Could Fewer Products Mean More Profits?

In Dan Pink’s great book, To Sell is Human he outlines an experiment where offering fewer products resulted in more sales. 

The experiment was done by Sheena Iyengar (Columbia University) and Mark Leppar (Stanford). They first set up a booth selling 24 different types of jam and tracked how many people stopped to consider a purchase and how many actually purchased. This would allow them to calculate the conversion ratio from opportunities to actual sales as a percentage. Three out of every hundred or 3% converted.

Then they reduced the offering to six types of jam. While the total opportunities did go down, the conversion ratio on the opportunities to sales went from 3% to 30%!

Wow! This is very interesting.

So how many different products and services does your business offer? Is it too much?

The idea of reducing the number of choices has additional benefits:

–          It would simplify product knowledge training, inventory requirements and sales and marketing support materials.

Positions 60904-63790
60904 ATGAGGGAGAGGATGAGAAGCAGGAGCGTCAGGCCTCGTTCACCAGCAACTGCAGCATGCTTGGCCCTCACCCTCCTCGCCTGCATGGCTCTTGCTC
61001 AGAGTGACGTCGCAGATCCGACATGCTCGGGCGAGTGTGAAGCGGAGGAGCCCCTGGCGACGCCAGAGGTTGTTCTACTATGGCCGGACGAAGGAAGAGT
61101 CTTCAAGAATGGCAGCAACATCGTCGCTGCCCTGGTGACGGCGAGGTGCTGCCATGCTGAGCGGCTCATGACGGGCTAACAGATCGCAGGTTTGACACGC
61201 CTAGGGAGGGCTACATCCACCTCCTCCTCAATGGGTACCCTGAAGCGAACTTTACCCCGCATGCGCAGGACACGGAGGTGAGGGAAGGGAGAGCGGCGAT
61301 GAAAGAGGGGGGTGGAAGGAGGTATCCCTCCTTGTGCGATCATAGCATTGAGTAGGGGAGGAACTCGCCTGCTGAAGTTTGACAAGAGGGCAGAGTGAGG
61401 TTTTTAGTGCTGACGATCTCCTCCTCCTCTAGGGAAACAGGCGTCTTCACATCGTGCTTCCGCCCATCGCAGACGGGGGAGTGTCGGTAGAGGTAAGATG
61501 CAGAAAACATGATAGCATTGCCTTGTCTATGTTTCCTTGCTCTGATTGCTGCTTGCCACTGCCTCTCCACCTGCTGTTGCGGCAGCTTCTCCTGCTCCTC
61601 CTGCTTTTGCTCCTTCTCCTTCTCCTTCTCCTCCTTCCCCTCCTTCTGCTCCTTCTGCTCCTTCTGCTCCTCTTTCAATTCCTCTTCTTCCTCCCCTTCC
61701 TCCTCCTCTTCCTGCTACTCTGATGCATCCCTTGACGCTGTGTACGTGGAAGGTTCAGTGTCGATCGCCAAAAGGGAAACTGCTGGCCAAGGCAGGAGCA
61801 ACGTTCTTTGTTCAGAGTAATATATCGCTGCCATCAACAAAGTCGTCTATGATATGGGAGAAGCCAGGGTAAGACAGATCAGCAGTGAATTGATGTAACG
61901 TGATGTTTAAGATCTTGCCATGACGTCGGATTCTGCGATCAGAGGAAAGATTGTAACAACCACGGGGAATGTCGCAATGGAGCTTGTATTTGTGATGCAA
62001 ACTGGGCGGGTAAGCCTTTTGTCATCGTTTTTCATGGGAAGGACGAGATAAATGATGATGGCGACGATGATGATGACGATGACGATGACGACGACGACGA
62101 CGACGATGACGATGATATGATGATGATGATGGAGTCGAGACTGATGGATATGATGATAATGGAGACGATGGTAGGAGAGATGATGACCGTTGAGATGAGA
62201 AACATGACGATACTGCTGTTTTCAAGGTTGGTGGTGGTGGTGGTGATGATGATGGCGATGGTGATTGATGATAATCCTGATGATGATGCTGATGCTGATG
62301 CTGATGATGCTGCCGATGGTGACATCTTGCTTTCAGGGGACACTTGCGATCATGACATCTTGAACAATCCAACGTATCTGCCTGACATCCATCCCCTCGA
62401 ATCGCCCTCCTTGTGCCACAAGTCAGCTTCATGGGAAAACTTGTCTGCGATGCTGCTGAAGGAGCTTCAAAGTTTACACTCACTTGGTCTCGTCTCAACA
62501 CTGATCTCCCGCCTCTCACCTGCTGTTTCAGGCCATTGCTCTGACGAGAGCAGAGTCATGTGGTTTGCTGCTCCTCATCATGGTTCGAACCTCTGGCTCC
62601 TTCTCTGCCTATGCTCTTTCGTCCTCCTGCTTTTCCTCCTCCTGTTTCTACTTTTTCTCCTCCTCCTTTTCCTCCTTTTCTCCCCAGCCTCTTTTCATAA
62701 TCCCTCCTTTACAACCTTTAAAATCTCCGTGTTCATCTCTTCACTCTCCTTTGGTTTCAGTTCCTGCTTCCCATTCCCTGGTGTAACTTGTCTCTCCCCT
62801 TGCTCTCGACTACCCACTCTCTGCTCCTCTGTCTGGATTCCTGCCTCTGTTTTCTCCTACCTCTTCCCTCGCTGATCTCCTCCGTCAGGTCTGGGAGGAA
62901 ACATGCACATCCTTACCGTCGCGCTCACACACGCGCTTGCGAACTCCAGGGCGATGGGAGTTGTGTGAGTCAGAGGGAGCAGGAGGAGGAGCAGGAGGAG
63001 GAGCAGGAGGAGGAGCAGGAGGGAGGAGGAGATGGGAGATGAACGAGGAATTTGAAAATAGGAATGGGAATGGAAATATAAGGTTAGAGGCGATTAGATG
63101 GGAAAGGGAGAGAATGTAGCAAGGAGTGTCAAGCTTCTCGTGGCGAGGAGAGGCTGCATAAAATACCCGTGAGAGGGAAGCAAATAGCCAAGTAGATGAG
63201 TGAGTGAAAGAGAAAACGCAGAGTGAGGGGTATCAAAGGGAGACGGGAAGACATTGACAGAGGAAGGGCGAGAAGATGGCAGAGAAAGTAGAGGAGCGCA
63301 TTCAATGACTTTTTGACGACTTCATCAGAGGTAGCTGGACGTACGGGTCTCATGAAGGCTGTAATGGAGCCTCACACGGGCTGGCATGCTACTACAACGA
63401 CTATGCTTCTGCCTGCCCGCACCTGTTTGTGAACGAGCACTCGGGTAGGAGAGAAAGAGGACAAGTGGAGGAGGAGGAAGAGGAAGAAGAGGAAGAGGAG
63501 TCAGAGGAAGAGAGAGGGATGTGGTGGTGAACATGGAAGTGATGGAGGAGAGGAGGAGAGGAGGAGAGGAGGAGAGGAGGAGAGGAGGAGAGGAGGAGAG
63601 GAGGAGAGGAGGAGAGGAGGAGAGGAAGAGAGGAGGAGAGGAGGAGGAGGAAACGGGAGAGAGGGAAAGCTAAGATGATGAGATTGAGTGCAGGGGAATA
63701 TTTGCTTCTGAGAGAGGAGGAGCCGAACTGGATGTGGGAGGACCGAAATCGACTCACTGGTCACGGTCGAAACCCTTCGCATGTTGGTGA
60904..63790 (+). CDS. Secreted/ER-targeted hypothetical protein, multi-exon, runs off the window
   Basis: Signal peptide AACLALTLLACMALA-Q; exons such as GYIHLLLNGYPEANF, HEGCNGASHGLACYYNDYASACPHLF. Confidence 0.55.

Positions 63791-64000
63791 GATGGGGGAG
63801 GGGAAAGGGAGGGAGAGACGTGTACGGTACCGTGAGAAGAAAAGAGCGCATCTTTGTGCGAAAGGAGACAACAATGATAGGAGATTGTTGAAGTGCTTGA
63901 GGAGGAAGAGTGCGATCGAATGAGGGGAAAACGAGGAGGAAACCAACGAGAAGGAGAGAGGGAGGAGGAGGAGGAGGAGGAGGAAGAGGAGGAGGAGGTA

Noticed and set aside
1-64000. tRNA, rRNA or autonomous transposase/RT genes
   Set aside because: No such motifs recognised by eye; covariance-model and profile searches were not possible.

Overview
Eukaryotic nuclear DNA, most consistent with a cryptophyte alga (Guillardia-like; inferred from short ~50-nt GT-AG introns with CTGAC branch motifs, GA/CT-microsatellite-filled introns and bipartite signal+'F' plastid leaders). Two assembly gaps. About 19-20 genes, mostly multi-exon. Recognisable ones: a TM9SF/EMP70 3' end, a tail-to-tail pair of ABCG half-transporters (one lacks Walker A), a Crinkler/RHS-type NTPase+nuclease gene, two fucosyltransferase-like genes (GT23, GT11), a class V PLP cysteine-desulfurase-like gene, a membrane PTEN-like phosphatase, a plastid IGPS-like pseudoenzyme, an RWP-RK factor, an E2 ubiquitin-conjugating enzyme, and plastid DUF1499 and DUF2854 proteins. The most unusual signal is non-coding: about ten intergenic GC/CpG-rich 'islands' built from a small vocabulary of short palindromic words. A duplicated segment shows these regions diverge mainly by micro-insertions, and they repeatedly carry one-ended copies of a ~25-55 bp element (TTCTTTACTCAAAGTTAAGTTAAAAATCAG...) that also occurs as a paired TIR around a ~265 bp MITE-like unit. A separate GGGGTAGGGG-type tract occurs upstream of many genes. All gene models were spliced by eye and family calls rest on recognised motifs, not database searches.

Imagine a restaurant that only offered six items on the menu. Think how much easier it would be inventory, prepare and serve only six different plates?

If you are a manufacturer, surely making only 6 items would be far more efficient than making 26 different products?

It seems your customers still need choice, but too much could just be confusing enough to stall the purchase decision.

It is worthwhile exploring this possibility for your business. We would be glad to assist you if you are interested. 

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Author: Paul Foster
Paul's life’s purpose is to bring more cash, freedom and happiness to independent business owners. Paul wants to learn about your toughest business challenges and frustrations so he can help you tackle them.

1 Comment

  • Paulette Shepley

    Training the next generation to keep the business alive and well, for me is a little frustrating. I know our son is looking forward to the next chapter in his life. Even though our son brings strengths to a particular part of the business. I do see he is trying to master many things at once and I see the frustration is getting the better of him. Our son is a humble workhorse and we are hoping he learns to appreciate the staff and our existing culture, but bring value and fresh ideas for many years of success.

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